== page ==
Seeing is believing

Have you ever scrolled through your Facebook feed and felt slightly jealous at the wonderful life all your friends are living? “Oh look, so and so just got back from their amazing trip to Tibet!” “Wow, so and so are expecting their second baby, how exciting!” If so, you’re not alone!

In fact, researchers have already launched a few studies on the ill effects of having to sit through people’s exciting and envious lives as shown on social media.

The most interesting thing, for me at least, is the fact that not everyone is actually living such perfect lives.

We tend to forget that by definition social media is designed to bring the best out of us, and we spend a lot of time crafting a profile that will show only the most positive aspects of our lives.

illusion

Don’t believe me? Try to post angsty or negative status updates and you can be sure that for every supportive message you receive someone out there either hid you, unfriended you, or maybe even felt some relief at the idea that they’re not the only ones going through a bad day.

It doesn’t mean your friends and family don’t care about you! It simply means that we, as human beings, are rather gullible; we prefer to believe in a fake but positive reality rather than face a real but negative truth.

Research shows that most of us are in fact, pretty trusting of online sources. Whether it’s social media, news sites, blogs, discussion forums, or comment sections, it seems all areas of our online life are seen as reliable sources of information.

But how reliable and trustworthy can online sources actually be?

soldier-illusion-army

After all, if a profile picture can be made to deceive potential dating partners, can’t the news be slightly modified – or made up – to get people to react a certain way? If certain people pretend to be someone else on forums, how far-fetched is it to imagine some customer reviews are actually written by fake customers, scammers, or marketers? If an account can be hacked into, how does one know for sure who’s on the other end of the screen?

And what about the countless hoaxes, rumours, and disproved conspiracy theories we’ve all sent or received via chain emails?

Of course such practices already existed way before the internet; people have been lying, cheating, and deceiving for as long as humanity has known how to talk.

The difference is that with the internet, it’s become extremely easy to do it and even easier to propagate the misinformation to as many people as possible in very little time.

 The good thing is that people are much more equipped now to unmask liars. We may be very trusting, but we’re also pretty suspicious when something sounds too good to be true. Especially when it comes to social, economic, or political issues.

These areas are so important to our daily lives that we’re particularly careful with the implications of spreading erroneous or false information. Sure, some rumours may still get out of hand from time to time and blow up into senseless scandals (I’m looking at you, STOMP!), but for the most part, the internet is now a key tool to disprove misinformation or to find alternative points of view.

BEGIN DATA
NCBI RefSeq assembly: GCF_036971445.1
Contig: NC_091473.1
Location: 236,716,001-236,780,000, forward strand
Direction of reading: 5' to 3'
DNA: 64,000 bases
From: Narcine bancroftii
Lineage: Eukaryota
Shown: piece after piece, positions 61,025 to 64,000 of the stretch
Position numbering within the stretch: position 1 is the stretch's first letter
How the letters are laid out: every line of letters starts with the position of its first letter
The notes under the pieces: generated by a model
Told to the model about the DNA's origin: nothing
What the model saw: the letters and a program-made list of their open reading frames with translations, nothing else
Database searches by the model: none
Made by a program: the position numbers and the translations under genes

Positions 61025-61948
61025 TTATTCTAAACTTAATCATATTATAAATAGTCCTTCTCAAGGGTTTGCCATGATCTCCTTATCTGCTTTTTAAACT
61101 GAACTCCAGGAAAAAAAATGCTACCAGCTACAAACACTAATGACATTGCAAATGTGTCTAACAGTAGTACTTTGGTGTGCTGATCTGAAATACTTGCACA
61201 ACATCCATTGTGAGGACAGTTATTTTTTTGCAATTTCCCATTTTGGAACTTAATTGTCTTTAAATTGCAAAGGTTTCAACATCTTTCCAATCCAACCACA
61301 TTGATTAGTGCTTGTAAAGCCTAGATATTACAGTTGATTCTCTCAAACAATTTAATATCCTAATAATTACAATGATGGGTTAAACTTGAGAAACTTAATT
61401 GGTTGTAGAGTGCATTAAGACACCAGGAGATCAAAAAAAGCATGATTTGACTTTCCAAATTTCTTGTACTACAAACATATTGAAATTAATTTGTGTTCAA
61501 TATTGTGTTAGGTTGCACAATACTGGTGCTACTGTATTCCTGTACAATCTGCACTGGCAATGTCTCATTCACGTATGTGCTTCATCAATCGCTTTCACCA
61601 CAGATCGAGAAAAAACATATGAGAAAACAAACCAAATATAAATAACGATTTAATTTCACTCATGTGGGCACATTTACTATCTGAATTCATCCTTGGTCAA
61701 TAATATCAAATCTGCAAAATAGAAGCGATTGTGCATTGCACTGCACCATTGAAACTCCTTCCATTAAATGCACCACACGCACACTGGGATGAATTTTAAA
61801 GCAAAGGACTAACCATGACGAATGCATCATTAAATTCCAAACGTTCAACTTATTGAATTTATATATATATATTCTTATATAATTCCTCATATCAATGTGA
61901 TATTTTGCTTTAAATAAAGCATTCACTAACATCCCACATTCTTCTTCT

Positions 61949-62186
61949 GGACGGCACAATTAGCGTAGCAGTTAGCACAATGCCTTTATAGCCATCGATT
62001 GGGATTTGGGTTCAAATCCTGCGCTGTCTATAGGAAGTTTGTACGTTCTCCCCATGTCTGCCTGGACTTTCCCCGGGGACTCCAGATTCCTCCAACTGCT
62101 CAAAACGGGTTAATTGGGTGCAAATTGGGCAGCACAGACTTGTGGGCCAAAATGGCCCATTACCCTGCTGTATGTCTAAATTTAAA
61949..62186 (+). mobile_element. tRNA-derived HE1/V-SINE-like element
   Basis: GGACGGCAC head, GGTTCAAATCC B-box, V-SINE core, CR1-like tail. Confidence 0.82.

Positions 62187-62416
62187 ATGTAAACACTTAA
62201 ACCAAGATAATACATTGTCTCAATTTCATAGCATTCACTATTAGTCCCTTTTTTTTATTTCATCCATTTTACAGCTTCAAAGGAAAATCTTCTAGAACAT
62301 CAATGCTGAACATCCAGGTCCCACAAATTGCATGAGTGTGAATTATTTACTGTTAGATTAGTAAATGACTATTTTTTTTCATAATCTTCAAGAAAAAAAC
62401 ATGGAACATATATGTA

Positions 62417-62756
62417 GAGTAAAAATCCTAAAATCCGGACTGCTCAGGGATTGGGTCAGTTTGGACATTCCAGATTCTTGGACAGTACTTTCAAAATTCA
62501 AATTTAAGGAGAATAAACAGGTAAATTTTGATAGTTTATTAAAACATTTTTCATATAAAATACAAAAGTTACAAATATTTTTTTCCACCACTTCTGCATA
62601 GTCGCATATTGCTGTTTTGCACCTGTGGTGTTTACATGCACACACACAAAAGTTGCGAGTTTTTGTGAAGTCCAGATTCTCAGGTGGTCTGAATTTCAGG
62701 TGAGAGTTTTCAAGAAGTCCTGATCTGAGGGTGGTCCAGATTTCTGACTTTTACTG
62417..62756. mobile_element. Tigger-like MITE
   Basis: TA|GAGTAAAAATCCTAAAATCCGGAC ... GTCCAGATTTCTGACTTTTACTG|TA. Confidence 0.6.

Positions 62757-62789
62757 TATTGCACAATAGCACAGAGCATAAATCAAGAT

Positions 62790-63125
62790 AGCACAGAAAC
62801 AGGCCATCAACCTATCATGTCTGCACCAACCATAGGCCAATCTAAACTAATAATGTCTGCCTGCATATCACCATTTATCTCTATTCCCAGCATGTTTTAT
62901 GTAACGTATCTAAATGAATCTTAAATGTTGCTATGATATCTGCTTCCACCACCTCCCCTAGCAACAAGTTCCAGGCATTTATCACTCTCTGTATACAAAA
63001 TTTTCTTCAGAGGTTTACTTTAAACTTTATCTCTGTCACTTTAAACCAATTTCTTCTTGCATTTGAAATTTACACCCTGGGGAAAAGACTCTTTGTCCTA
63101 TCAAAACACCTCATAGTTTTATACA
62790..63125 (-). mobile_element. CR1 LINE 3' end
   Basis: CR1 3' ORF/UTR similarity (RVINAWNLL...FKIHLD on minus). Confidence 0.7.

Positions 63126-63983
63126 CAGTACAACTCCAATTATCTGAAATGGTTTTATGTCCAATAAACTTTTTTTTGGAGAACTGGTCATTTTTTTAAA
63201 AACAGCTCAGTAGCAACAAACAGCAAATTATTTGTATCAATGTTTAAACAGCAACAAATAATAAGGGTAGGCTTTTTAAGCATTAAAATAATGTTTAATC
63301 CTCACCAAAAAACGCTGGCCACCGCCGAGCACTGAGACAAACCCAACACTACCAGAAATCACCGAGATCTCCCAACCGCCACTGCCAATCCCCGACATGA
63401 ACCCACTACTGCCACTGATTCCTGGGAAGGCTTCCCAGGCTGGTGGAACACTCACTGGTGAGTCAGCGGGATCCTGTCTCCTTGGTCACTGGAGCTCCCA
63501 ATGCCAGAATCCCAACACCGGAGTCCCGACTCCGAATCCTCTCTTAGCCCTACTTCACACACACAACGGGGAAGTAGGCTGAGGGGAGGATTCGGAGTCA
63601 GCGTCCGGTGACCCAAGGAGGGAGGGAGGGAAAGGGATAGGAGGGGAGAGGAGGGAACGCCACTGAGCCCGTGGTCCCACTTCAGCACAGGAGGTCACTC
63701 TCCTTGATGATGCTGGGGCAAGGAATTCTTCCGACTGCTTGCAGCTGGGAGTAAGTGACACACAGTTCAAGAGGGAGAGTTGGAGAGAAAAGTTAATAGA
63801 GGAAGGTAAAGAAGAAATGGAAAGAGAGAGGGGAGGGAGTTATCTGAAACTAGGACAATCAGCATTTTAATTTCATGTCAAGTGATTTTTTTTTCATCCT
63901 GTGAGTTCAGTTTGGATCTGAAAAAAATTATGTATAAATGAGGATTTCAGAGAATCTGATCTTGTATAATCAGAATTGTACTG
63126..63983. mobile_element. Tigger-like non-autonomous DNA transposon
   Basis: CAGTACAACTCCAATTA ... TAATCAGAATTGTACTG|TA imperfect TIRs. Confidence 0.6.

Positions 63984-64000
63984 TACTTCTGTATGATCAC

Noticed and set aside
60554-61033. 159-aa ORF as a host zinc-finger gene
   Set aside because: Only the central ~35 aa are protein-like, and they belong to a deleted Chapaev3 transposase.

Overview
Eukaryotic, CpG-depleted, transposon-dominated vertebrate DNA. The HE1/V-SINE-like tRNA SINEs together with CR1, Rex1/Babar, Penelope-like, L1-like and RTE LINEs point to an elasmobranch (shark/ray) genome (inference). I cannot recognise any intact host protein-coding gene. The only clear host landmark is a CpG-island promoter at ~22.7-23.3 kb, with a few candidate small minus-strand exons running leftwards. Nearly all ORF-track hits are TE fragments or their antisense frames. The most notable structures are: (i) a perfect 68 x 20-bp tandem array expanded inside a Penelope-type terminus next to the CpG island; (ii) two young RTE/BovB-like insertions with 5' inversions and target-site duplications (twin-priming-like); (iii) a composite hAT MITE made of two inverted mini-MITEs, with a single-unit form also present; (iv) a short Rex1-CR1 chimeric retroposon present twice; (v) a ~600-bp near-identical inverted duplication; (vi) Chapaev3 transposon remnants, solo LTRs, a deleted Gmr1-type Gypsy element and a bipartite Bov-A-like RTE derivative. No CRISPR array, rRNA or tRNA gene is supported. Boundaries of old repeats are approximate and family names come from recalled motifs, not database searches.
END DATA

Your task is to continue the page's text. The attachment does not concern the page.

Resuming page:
That’s why I’m pretty happy to see diverse opinions expressed on many of Singapore’s alternative media sites; I may not agree with all of them, but I think the very fact that they exist is proof we are maturing as a society and are no longer afraid of asking questions, demanding proof, and debating opinions.

The question is, how can we maintain a good balance that’ll allow us to get a healthy sense of alternative opinions while not believing EVERYTHING we see online?

Take, for instance, all the online discussions around FTs. If you were to believe only what you see online, you’d think Singapore is invaded by lazy, dirty, and selfish foreigners who only want to take our jobs and drive us all to poverty. Many online discussions even turn into gratuitous, hurtful, and dangerous racist remarks!

Nowadays just about anyone can create a blog, post ignorant or hurtful opinions, and propagate false information. Add in the fact that many people have a lot of free time on their hands as well as the fact that many people turn into unrecognisable trolls if their anonymity is guaranteed, and you’ve got a recipe for disaster!

 Thankfully it only takes one look outside in the real world to see that Singapore is comprised of many hardworking, caring, and valuable foreigners who have chosen to call this tiny island their home because they admire what we’ve done with it.

As in most things in life, I’d say it’s all about common sense, critical thinking, tolerance, and a little bit of education; your opinion may be valid, but that doesn’t mean it’s necessarily right all the time or true for all people. And just because you deeply believe or care for something doesn’t mean everyone else should!

Also, a little sense of humour never hurts! :D

About the author

AlvinLee

View all posts

3 Comments

  • “Nowadays just about anyone can create a blog, post ignorant or hurtful opinions, and propagate false information. Add in the fact that many people have a lot of free time on their hands as well as the fact that many people turn into unrecognisable trolls if their anonymity is guaranteed, and you’ve got a recipe for disaster!”

    There are good trolls and there are dumb trolls. Unfortunately, many serious bloggers and moderators do not have the intelligence to distinguish trash talk from trash talk.

    Some trash are gems to creative artists. To treat all trash talk as nuisance or recipe for disasters is similar to naively believe that if all men will to walk, talk and live like men in white, our world will be perfect.

Share your thoughts!